A Headache is Not an Aspirin Deficiency!
By Scott K. Mathison, BS, LMT, NCTMB
Taking a drug for a headache only gives temporary relief, whether it is a tension headache or a migraine. If you are looking for treatment of the problem rather than temporary relief, read on.
Trigger points are not something that most people know about, but many have felt their effects. The definition of a trigger point is an area of low neurological activity that when stimulated or stressed, transforms into an area of high neurological activity with referred sensations to other parts of the body.
So what does that mean??
With headaches it can mean when I put pressure on a muscle in the back of the neck, it may refer up into your head; actually replicating your headache feeling. The trigger point in the neck may be the root cause of the headache. This has been the case for 9 of 10 people who have come to my office over the past 20 years for headaches and migraines.
For example, if your stress level is high, chances are that the muscle tension is as well. Constantly tense muscles can, in turn, develop trigger point referrals. The muscles constrict the blood vessels and nerves, creating a dysfunctional situation. The oxygen and nutrients the muscle needs are not getting in and the by-products of muscle metabolism (lactic acid for example) are not getting out. This creates a very tender muscle. This also affects all the muscles from the point of constriction on, to where the nerves and vessels end. Where you feel the pain and where it starts can be two different spots. No worries. I’m very familiar with where they are.
Other Possible Causes
- If you have any postural distortions; meaning your head may tilt somewhat to one side or one shoulder sits higher than the other or if your head protrudes forward somewhat, it can cause trigger points in the muscles. If you have ever had any trauma such as a car accident (no matter how long ago it was), you may very well have trigger points.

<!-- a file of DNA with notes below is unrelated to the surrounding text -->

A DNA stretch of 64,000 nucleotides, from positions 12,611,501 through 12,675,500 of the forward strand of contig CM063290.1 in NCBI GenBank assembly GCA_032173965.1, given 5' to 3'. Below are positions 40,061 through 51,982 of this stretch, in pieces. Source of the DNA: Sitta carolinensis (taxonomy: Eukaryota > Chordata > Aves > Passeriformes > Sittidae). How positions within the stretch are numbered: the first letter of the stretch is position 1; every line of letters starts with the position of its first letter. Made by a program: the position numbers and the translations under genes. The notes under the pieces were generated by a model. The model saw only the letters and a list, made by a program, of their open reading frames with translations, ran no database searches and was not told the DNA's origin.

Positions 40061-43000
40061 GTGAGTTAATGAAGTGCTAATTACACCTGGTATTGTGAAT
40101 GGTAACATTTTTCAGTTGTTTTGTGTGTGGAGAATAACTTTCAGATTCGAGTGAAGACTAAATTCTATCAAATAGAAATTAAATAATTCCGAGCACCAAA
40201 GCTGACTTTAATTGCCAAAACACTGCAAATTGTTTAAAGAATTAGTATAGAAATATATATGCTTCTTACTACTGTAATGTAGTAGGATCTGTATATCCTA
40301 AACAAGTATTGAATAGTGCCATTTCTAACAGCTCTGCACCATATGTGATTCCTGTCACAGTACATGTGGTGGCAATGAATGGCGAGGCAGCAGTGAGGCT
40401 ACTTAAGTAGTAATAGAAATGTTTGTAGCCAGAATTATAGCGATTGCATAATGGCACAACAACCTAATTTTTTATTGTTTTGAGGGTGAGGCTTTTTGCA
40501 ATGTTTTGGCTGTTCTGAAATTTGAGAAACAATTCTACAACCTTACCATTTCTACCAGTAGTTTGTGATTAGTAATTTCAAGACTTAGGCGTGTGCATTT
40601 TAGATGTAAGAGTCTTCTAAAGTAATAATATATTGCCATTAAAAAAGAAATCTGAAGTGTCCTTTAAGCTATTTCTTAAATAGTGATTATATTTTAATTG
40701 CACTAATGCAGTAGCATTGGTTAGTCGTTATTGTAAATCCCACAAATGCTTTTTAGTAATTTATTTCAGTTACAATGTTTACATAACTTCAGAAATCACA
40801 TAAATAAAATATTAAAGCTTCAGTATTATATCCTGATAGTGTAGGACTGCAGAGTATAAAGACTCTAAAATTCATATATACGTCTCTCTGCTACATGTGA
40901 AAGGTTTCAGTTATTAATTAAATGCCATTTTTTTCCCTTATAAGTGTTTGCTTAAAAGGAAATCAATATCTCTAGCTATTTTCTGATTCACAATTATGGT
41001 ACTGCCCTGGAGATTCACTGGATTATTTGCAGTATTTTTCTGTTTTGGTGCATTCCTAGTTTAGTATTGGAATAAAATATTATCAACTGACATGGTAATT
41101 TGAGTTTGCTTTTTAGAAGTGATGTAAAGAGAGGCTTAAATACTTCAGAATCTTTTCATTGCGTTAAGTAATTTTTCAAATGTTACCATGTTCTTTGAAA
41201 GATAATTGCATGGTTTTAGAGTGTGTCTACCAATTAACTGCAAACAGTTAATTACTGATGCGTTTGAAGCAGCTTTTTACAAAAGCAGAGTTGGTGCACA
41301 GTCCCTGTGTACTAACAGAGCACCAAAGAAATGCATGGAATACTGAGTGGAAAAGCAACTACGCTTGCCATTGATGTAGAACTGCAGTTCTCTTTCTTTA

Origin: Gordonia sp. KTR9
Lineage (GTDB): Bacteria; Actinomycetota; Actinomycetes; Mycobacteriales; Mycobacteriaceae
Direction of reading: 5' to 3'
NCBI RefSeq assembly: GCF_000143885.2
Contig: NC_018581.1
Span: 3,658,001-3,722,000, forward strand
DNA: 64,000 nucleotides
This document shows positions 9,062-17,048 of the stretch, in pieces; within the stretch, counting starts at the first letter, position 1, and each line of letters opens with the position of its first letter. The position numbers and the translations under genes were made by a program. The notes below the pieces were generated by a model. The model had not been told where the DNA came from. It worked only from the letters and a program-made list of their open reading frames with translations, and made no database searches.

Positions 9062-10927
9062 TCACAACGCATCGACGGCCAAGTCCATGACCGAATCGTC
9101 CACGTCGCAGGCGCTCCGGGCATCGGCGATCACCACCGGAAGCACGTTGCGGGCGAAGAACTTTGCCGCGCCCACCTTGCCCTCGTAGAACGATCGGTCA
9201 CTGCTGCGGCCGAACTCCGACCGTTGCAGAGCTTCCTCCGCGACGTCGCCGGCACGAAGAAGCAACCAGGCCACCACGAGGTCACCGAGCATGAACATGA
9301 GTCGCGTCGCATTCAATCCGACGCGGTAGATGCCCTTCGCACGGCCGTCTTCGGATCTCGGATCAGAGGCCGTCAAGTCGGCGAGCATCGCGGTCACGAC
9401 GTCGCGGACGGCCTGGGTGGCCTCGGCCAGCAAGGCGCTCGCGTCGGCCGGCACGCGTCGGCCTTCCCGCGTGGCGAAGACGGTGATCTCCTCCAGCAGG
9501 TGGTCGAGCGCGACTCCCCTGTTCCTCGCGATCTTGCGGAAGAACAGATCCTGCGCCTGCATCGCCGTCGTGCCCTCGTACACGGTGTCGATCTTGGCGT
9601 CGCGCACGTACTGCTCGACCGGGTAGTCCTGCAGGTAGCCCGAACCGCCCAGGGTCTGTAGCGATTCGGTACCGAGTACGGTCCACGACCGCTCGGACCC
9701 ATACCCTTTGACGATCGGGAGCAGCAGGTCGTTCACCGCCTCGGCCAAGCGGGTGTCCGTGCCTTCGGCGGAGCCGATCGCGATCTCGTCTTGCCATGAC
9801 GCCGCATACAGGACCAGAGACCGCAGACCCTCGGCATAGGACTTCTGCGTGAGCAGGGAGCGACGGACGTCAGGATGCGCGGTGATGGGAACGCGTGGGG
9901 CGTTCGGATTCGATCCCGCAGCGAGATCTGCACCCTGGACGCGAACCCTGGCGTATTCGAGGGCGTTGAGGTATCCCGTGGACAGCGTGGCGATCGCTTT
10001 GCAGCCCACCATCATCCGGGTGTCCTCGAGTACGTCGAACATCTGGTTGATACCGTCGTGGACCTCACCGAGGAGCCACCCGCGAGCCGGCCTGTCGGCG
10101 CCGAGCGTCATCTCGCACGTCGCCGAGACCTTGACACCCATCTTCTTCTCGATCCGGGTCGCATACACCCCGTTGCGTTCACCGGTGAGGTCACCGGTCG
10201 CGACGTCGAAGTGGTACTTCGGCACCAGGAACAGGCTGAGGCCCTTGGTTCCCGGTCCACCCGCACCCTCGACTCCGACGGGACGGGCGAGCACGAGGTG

- If you have any TMJ dysfunction it can most definitely cause trigger point referrals to your head. I may have to treat your TMJ to complete your lasting headache relief.
- Hormonal imbalance and allergies (including gluten) may also be part of your Total Health analysis to relieving your headaches.
- How you walk can have its affect. For example, if you wag your head from side to side as you walk it can be like tiny whiplashed with each step. I am able to correct this by stabilizing the pelvis.
- Cranial bones do move! Sounds weird, but cranial plates can shift causing sinus dysfunction, TMJ dysfunction and, of course, headaches. I have a gentle technique to allow proper balance to the head.
- Drink plenty of water.
- Continue to take your antioxidant vitamins.
- Create a time and a place for daily relaxation, with slower and deeper breathing.
- Adjust your chair, desk and computer height to allow for 90 degree angles of the joints of the knee, hip and elbows, while looking nearing straight ahead at your screen or very slightly downward.
- Have your eyes checked for a proper prescription.
- Exercise – it releases endorphins, which are the body’s natural morphine-like chemical. Exercise also increases circulation and is an emotional outlet as well.
As always, please contact me with any questions you may have regarding your pain. A call to me won’t hurt at all.
A Solution to Your TMJ
Scott K. Mathison, BS, LMT, NCTMB
Are you being treated for your symptoms of jaw pain or are you being treated for the problems causing it? This is an important question. If you are somewhat unsure of the answer, please read on.